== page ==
Dan Miller: Tim, I know you’ve done that and it blew my mind when I read your novel. I thought you’ve got to be kidding me. I just didn’t frame you like that. To me, it’s such a different process. I would be horrible at writing fiction. I couldn’t write ‘see Dick run’. It would sound phony from word one so I am not a fiction writer by any stretch of the imagination and I don’t claim to be. Here’s the thing though, how I approach this – my writing has been successful because I have a message that I cannot contain. I am so passionate about that. It’s not because I’m great with syntax, grammar, punctuation. That’s not it at all. I’m not a wordsmith. I just know how to engage people and give them hope and inspiration. That’s why my writing does well. I don’t claim to be a great writer but you know what I do love being? A bestselling author. There’s nothing in that that claims my writing is great but by golly I’ve had a whole lot of fun selling.

Tim Knox: Of course. I said I wouldn’t throw you a curveball but I’m going to and I think you’ll do fine. You have done hundreds if not thousands of these interviews. What is the one question that you’ve never been asked that you always think when you get off the interview, wow, why didn’t they ask me that?

Dan Miller: Wow.

Tim Knox: A little curveball.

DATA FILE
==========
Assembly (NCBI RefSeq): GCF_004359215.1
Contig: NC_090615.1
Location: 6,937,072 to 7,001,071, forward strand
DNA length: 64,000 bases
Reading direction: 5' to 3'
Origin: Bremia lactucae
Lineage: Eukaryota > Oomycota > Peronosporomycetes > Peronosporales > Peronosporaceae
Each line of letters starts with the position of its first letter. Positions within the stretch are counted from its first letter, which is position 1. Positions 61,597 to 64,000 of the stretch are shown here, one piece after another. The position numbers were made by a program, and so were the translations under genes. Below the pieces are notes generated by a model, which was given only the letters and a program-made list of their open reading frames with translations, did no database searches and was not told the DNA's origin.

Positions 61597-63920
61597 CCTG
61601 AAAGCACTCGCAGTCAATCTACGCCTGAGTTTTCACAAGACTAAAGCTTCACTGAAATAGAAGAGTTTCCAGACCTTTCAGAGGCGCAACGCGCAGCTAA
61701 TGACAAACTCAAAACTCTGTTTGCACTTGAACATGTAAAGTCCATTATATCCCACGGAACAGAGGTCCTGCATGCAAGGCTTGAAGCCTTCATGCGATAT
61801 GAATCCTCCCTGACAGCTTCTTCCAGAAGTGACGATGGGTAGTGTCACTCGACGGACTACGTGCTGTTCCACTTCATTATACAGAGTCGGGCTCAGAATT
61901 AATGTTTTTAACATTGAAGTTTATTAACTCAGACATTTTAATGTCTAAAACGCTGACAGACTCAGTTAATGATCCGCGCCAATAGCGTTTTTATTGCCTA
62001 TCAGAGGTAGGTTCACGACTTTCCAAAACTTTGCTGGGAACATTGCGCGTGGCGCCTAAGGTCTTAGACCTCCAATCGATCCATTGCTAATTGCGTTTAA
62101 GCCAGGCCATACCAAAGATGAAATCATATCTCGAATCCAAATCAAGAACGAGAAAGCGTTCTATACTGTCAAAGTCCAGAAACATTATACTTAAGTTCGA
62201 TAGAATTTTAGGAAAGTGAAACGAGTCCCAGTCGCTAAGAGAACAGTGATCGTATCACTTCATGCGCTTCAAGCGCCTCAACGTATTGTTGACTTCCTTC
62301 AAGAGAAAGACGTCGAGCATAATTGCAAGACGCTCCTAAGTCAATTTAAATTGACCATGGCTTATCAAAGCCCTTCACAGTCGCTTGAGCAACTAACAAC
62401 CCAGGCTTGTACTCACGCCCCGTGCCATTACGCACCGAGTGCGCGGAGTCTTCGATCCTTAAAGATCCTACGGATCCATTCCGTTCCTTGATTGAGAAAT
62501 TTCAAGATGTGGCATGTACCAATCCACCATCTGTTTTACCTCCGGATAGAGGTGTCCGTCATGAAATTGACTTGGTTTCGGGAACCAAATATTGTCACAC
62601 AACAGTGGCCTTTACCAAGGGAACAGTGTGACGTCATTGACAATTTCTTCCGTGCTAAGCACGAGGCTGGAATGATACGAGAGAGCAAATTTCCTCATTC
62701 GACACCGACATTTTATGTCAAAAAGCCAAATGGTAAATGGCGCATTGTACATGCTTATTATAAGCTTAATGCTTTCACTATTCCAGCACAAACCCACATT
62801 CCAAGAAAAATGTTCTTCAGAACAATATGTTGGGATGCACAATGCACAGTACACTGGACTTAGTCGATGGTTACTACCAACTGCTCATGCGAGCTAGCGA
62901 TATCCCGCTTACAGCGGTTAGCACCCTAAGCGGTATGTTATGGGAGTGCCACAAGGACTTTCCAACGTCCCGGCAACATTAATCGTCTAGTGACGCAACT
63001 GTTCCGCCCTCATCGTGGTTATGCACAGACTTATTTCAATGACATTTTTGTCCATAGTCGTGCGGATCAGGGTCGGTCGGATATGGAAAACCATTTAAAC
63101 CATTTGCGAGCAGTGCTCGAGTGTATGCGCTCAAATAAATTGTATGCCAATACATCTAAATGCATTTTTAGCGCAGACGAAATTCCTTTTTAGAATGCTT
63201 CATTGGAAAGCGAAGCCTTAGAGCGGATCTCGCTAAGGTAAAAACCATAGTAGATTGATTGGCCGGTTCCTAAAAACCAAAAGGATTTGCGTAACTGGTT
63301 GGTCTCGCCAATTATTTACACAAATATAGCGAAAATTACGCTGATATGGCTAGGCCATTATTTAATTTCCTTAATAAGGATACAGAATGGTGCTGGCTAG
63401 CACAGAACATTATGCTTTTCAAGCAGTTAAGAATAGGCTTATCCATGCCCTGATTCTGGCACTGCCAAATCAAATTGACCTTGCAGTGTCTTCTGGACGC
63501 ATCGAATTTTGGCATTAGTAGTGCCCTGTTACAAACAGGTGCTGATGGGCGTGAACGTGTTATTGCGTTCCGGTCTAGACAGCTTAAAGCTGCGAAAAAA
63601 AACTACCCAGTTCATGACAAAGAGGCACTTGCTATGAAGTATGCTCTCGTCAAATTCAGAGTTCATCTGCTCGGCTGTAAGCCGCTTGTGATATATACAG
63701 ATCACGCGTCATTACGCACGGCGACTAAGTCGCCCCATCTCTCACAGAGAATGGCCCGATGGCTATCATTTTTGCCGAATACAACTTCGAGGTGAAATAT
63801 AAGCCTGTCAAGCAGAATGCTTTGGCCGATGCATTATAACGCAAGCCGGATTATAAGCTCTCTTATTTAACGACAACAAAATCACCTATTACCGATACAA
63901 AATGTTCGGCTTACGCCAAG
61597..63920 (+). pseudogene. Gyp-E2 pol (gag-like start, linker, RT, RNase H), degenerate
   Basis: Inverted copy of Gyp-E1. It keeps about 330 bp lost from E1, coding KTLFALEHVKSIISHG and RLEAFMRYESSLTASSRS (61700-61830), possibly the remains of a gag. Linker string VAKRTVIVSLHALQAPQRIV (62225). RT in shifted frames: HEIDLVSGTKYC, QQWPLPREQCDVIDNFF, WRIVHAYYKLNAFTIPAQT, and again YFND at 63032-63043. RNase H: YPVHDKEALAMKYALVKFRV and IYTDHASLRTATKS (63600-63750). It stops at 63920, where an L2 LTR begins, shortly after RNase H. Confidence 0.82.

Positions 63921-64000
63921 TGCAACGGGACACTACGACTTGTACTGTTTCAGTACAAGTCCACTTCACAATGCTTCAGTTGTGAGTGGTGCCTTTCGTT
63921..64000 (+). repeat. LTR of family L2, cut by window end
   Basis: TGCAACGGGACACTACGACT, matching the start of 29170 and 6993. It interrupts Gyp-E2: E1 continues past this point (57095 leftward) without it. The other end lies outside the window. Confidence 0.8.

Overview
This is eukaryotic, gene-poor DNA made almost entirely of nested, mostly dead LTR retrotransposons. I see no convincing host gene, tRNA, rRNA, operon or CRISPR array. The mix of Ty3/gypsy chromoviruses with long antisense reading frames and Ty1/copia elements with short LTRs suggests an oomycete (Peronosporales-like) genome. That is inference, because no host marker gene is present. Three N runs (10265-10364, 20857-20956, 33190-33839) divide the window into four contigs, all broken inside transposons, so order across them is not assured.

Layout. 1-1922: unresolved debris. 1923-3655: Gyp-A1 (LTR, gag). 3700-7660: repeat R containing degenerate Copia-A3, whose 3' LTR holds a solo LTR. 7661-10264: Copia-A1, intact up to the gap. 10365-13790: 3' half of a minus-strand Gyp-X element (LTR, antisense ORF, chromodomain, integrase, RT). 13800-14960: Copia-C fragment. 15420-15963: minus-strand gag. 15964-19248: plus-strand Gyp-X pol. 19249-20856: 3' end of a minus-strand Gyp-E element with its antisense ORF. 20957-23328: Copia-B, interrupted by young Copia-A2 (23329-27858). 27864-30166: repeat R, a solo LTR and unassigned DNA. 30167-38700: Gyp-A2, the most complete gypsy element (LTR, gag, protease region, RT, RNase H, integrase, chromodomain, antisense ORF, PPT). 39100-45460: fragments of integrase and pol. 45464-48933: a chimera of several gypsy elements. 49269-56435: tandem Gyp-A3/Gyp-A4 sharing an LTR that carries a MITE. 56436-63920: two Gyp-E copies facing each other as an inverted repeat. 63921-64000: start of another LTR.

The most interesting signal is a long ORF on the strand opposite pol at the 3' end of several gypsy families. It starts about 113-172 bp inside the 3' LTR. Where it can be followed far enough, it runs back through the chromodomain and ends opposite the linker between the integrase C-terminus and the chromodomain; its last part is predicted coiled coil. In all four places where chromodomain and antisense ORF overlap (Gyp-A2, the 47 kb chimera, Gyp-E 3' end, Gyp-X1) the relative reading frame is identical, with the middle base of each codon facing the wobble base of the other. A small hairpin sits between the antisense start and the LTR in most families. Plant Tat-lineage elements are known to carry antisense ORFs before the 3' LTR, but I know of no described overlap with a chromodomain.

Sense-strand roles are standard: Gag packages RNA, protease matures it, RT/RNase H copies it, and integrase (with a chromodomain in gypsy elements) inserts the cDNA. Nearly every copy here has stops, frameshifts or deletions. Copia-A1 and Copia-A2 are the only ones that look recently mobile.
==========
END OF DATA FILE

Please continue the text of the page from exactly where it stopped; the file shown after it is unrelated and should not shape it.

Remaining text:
Dan Miller: I have done so many interviews. I have people ask me about my Amish background, about the first car that I had that I built in the garage, about how I met Joanne. I mean I’ve been asked… I can’t think of a whole lot that I have not been asked and I am so stinkin’ transparent. I don’t hide much. My podcast listeners… Joanne’s mortified sometimes when they show up here on our property and they know things about us that she didn’t know anybody else knew because I just share everything. A lot of people who don’t know me too well are intrigued about how I grew up and wondering if I grew up as some privileged kid with my dad being a Vanderbilt graduate attorney. Well that’s not exactly the case. I remember we had one cow on the farm and then grew slowly and then three cows. I grew up milking cows and throwing hay bales. I just envisioned as a little kid that there must be more opportunities to go places, see things, know things, have things than what I seemed to be destined for. I value that part of my upbringing. I enjoy entertaining questions that deal with that part of my life. Again, it’s part of who I am today. Not having radio and TV in the house when I was a kid is part of what drew me to books. Well that disadvantage, that being so poor and legalistic and all that, geez, that kind of worked to my advantage. I wouldn’t be where I am today if I enjoyed sitting down and watching four hours of TV every night. I love books because of that early draw to books as a way to expand my world.